Wednesday, March 16, 2016

Number 1867: Leapin' Leprechauns!

 Tomorrow is St. Patrick’s Day, so I have a Supermouse tale of leprechauns, drawn by Milt Stein.

I have featured Stein several times in this blog. He was one of the moonlighting animators who brought a lot of those skills to the panels of his comic book stories.

In honor of the day, settle back with something green while reading. I would never suggest green beer, but if you must drink, don’t drive. (Especially do not drink and read while driving.) Perhaps a nice salad would do. (Horrors! Celebrating St. Pat’s Day with a salad...What am I thinking?) Be patient. It takes a few pages to get to the leprechauns in this 16-page tale. Oh, and I looked up the word “spalpeen,” thrown around in the story. It means “rascal.”

The Grand Comics Database credits the script to Joe Archibald. From Supermouse #20 (1952):


Daniel [] said...

It seems as if those who worked as animators for Paul Terry carried the Terrytoons style into their other work. Not that it should be surprising that most commercial artists would simply maintain a style across efforts.

I believe that Supermouse were acting as Übermaus when he effectively pardoned Terrible Tom on condition of his leaving the country. Tom had committed a number of crimes from late 1948 up to early '51, of which Supermouse and Mabel were not the only victims.

One of my neighbors has a child who likes very much to pretend that he believes in various sorts of wee folk, including Leprechauns. I don't step outside of that game, but I do infuse it with some historical realism, explaining that those who we've come to call and depict as Leprechauns were the people of Ireland before some of my ancestors invaded and conquered them. He asked me if the Leprechauns were motivated to mischief by the actions of my ancestors, and I said that this might be the case.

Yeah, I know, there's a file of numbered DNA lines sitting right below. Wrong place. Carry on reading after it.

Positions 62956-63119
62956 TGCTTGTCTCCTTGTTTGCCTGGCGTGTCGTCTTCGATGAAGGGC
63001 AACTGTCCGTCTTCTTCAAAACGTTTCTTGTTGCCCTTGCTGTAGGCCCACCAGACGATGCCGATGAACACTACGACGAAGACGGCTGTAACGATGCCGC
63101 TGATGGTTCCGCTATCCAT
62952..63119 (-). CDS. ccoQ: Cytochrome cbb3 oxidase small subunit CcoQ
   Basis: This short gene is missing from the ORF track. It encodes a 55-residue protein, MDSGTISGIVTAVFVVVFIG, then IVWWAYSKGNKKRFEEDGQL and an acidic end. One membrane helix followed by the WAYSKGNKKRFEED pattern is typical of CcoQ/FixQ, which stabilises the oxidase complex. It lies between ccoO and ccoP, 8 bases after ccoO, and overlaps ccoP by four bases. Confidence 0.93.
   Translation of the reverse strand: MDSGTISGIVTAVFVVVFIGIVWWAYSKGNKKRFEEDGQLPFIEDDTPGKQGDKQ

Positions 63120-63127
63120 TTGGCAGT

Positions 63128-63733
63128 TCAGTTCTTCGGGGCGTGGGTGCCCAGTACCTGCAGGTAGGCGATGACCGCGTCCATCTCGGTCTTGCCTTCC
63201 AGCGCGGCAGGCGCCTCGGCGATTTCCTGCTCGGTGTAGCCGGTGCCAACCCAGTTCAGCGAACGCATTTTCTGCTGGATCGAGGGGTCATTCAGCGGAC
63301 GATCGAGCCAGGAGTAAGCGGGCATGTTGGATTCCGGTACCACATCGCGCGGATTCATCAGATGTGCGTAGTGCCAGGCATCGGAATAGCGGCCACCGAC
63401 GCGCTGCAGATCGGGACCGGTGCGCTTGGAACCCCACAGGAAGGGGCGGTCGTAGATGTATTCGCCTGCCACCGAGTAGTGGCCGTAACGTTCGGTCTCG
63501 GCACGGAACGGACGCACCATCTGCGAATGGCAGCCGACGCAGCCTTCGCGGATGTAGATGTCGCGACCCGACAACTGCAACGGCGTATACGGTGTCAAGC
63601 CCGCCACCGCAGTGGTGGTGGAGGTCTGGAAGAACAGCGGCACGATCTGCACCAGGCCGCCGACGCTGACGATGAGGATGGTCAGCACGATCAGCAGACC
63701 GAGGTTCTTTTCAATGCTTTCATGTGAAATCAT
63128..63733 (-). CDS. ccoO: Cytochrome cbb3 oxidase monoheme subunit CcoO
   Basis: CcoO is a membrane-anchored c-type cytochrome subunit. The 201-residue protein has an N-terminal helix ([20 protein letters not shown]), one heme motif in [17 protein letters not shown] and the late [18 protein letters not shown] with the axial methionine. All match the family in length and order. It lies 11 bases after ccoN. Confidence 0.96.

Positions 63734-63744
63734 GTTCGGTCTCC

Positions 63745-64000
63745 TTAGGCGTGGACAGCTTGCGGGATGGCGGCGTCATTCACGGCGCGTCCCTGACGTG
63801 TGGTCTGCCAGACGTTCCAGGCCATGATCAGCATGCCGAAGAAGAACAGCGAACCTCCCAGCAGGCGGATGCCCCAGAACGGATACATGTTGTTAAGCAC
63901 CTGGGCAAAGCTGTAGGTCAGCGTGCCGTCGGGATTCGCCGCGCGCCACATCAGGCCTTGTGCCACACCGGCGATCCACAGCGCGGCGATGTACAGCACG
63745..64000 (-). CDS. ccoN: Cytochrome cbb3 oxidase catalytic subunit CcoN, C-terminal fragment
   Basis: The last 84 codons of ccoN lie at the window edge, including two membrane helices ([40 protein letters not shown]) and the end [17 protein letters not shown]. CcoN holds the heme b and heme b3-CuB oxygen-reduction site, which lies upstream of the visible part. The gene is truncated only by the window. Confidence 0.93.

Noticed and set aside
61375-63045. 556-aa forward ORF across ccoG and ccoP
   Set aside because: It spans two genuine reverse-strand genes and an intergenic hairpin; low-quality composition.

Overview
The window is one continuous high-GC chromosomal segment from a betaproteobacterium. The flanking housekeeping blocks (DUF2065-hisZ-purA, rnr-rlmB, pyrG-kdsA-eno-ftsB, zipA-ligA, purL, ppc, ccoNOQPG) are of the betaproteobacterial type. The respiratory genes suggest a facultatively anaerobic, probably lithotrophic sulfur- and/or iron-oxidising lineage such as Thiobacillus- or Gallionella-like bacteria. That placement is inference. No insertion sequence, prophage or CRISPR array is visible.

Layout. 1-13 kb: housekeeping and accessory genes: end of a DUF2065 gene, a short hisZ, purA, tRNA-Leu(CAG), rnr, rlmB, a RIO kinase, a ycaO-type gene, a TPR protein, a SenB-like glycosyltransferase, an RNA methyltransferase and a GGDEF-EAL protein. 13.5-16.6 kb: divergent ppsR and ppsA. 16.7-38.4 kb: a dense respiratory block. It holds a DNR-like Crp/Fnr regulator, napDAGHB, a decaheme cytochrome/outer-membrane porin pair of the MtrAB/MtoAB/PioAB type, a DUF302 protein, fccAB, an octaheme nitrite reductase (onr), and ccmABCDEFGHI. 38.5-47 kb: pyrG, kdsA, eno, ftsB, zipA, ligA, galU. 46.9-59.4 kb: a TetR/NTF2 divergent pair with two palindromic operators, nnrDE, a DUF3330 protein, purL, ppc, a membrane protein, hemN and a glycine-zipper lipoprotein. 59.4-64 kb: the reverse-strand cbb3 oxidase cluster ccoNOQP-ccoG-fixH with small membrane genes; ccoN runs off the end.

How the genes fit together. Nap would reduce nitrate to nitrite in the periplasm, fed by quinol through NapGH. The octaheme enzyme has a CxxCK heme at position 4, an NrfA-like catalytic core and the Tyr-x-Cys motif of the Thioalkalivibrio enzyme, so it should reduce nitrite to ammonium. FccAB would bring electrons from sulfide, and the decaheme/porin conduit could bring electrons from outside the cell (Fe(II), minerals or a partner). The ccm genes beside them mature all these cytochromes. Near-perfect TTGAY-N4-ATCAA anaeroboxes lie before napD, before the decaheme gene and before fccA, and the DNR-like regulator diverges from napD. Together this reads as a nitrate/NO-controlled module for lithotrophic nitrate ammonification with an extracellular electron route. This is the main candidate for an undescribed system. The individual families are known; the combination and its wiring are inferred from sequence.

BTW, I like to explain the American version of St Patrick's Day as Irish-American Kwanzaa.

Pappy said...

BTW yerself, O'Daniel, Irish-American Kwanzaa is as good an explanation as any.

Years ago (when I was in my twenties, which is a lot of years ago) I imbibed in too many green beers on St Paddy's Day, and I saw leprechauns until the moment I lost consciousness.

I believe my education in leprechaun lore came from Darby O'Gill and the Little People from Walt Disney. I was quite impressed by King Brian, and of course in stories of pots o'gold at the end of the rainbow. Darby had an early singing Sean Connery, and ooooo, that Janet Munro...I had such a 12-year-old crush on her.

J_D_La_Rue_67 said...

I also see Ubermaus in in that rat, and something equally unpleasant in the way Tom is portrayed and in the story he tells.

Makes me think of an old, old Italian comic where a Jew called "Assalonne Mordivo'" [Absalom Wannagobble, or something like that, tries to deceive a youngster telling him a sad story, in order to get his food and his money.

As we had no balloons back in the 30's, the story is told as a nursery rhyme. I try to translate:

Absalom Wannagobble
Cries as loud as he can
And the cunning Jew
Makes such a whimpering
that good Petey, deeply touched,
gives him his meal and his purse.
Absalom, in a jiffy,
eats the meal and nabs the rest.
But a friend of Petey warns him:
"Wait a minute, pal.
Look at the gold that's hidden
under this dirty coat!"
The Jew, exposed, is properly fixed.
Swearing to Zachary (?), he loses the gold
and running til dusk, the border he crosses.

We had to live with this crap ...

Aside from that, how about absinthe to celebrate?
I's green and brings in the Leprechauns. The word "Cushlamacree", I bet was invented after a couple of shots of absinthe:

J_D_La_Rue_67 said...

I forgot to post the link to "the story of Absalom Wannagobble":

And sadly, I forgot to check my grammar before posting my comment, too.